In related news, a day earlier, the president received backing from some of his more vocal supporters within the Civic Democratic Party, but also from his former political rival Miloš Zeman, the president-elect who will be sworn in this week. Mr Zeman called the move by the Senate against the outgoing head-of-state this week a “hysterical reaction”.
Czech news servers that came under a series of cyber assaults on Monday, which slowed or crashed home pages on the internet, are no closer to learning who the instigator may have been, CTK reports. According to the news agency, Seznam which operates Novinky estimates the attack came from an IP address in Europe, while Economia, which operates the website ihned.cz suggested it came from further afield, in Africa. Among those affected were also idnes.cz and lidovky.cz .No one has yet claimed responsibility. IT experts say the hackers flooded the websites with digital requests overwhelming their systems.
The controversial New Year’s amnesty declared by President Václav Klaus will not come under further scrutiny by the country’s Constitutional Court, the court’s general secretary Ivo Pospíšil confirmed on Tuesday. No official reason was given. The court dismissed a proposal by a group of senators calling for Article 2 of the amnesty to be struck down; the article halts or threatens to halt high-profile corruption and fraud cases that have languished in the courts between eight and 10 years, with potential sentences of up 10 years in prison. Four judges of the court, including chairman Pavel Rychetský, differed in their opinion. Discussed was whether the court could at all revise a presidential amnesty. The court just last month rejected a proposal that the entire amnesty be struck down. The amnesty halted 327 criminal proceedings at the beginning of the year and saw some 6,500 prisoners released.
President Václav Klaus has said he is convinced the complaint against him was not motivated by any actions or actual wrongdoing on his part. Earlier, Mr Klaus had suggested the move to press charges for treason was an attempt by his political opponents to tarnish his presidency. If the Constitutional Court were to find that actions taken by Mr Klaus constituted treason, he would, under normal circumstances, suffer the loss of office. But given that the president steps down this week, such an outcome would be a mere formality. At the same time, some observers have noted that such a ruling could significantly weaken Mr Klaus’ political influence into the future.
The Czech tennis player Karolína Plíšková has won her first WTA title. The 20-year-old recovered from a poor start to beat Bethanie Mattek-Sands of the United States 1-6 7-5 6-3 in the final of the Malaysian Open in Kuala Lumpur on Sunday. It was the first time that Plíšková, ranked 127th in the world, had reached the final of a WTA tournament.
The police have shelved an investigation into the publication of the mobile telephone numbers of politicians by the provocative art group Ztohoven, Lidovky.cz reported on Sunday. While the police say no crime was committed, they have passed the matter on to the Office for the Protection of Personal Data, the news site said. In November, Ztohoven invited visitors to a Prague gallery to send anonymous messages to the country’s politicians on an untraceable mobile phone. The group have frequently come into conflict with the law; one member, Roman Týc, was imprisoned for a month last year after amending traffic lights to show the red and green figures in various poses.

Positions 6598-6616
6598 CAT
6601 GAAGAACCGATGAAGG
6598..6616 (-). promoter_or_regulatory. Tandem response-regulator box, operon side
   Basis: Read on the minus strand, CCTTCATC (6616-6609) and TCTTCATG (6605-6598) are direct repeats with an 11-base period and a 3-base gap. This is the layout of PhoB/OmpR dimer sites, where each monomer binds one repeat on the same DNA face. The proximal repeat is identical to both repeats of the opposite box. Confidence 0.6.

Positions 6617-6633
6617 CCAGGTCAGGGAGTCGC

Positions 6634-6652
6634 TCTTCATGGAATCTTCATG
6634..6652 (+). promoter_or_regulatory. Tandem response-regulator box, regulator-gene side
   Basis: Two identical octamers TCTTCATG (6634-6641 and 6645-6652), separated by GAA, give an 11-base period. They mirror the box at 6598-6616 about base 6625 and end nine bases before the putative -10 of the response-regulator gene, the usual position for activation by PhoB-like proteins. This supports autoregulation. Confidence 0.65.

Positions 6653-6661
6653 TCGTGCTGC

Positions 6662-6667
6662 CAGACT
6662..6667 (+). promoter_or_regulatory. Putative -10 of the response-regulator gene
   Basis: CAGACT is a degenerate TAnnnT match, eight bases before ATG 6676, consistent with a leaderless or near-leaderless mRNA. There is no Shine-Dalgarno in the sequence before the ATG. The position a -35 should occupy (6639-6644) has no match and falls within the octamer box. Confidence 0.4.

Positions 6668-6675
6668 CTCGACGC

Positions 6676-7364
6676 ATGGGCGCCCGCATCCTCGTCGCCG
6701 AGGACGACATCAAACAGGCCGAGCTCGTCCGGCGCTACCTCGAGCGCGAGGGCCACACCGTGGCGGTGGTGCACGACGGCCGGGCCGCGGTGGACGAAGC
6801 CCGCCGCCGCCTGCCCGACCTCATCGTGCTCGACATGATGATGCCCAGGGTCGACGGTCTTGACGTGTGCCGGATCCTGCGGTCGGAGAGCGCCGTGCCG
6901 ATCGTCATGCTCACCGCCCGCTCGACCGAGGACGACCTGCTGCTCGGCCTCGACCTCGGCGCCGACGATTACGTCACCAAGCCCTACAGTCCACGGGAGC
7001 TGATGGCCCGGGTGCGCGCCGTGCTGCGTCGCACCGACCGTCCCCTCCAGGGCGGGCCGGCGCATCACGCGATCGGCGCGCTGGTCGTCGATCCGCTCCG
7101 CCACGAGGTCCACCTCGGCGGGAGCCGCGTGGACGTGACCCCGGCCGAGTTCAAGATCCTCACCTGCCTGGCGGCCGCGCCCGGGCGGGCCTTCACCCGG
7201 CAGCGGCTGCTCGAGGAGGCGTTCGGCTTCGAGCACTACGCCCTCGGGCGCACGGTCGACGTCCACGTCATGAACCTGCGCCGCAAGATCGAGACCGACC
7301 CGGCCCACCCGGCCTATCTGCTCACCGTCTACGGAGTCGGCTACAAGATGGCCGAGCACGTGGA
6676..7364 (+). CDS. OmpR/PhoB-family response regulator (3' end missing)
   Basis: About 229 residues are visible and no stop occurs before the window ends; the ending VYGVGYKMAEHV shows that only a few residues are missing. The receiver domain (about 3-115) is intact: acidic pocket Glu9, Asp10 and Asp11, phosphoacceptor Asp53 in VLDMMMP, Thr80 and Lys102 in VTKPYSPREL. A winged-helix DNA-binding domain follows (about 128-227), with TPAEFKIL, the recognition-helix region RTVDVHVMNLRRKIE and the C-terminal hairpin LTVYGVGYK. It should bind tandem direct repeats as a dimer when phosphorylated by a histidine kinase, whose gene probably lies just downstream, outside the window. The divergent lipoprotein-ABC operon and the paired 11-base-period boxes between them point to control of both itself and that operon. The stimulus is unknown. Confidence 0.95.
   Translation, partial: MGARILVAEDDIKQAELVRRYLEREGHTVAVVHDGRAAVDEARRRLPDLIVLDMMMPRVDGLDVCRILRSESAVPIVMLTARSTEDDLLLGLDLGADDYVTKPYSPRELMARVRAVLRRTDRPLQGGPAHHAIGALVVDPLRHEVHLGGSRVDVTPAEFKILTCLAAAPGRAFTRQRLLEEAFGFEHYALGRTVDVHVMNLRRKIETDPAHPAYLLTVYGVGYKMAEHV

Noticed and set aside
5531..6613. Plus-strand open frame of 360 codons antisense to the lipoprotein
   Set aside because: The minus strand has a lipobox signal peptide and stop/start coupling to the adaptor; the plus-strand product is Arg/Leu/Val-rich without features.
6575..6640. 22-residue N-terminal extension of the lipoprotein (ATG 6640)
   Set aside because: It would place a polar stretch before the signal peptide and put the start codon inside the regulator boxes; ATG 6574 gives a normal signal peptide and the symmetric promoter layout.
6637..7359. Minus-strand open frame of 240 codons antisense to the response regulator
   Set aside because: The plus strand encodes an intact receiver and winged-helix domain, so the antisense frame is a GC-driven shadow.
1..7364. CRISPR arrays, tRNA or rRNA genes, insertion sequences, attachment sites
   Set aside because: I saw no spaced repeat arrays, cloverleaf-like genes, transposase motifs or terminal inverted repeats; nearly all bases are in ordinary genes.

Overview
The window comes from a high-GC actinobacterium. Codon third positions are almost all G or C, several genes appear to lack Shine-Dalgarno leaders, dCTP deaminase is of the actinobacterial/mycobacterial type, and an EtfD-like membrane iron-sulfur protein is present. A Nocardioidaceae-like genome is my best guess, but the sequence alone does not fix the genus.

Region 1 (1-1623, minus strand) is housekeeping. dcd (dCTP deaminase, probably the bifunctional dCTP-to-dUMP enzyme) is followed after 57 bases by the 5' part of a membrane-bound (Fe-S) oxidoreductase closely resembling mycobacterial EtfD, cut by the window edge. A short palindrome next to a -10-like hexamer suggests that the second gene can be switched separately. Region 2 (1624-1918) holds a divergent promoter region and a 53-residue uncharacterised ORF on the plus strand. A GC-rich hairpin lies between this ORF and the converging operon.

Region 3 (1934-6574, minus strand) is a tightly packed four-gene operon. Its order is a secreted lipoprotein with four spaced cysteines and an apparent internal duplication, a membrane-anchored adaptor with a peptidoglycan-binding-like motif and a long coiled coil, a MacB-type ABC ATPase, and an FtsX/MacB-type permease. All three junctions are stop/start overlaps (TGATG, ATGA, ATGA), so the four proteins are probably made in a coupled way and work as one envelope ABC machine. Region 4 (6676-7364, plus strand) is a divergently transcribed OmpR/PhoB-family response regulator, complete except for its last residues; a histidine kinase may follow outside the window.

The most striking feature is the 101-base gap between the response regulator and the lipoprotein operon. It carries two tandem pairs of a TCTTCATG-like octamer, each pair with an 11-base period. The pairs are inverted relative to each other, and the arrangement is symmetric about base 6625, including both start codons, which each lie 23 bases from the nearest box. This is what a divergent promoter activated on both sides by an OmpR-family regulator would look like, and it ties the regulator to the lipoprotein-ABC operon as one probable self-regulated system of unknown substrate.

The Czech runner Pavel Maslák has taken gold in the 400 metres at the European Indoor Championships in Sweden’s Gothenburg. In doing so, Maslák – who was in front for virtually the entire race on Sunday – set a new national record of 45.66 seconds; that was also the fastest time achieved in Europe this season.
The head of the Civic Democrats’ senators group, Jaroslav Kubera, says a cross-party motion to file a treason complaint against Václav Klaus is intended to vilify the outgoing president in such a way that he quits politics. Speaking on a TV debate show ahead of a vote on the motion on Monday, Mr. Kubera said his Senate colleagues were “going after a fly with a shotgun”. The challenge’s backers want the Constitutional Court to rule on whether Mr. Klaus acted unconstitutionally in connection with a controversial amnesty and other steps. For his part, Jiří Dientsbier – one of those behind the move – said the aim was not to punish Mr. Klaus but to make clear that the Senate would not stand for unconstitutional behavior. The president, who is 71, steps down on Thursday after a decade in office.
Sunday is the 130th anniversary of the birth of the internationally renowned Czech photographer František Drtikol. Drtikol, who studied in Munich, is known for his portraits, frequently of important people, and nudes, with his use of geometric decorations and shadows in composite portraits of nudes reflecting avant-garde trends in the interwar period. While interested in esoteric philosophy, he was also an active member of the Communist Party in the latter years of his life.
Over 1,000 skeletons discovered during renovation of Kutná Hora “bone church”
Language exams for foreigners seeking permanent residency permit to become tougher
Why are Russian and Chinese spying activities in Czech Republic so intense and how exactly do they do it?
Prague’s historical Koh-i-noor factory to be converted into residential area
The history of the “German Czechs”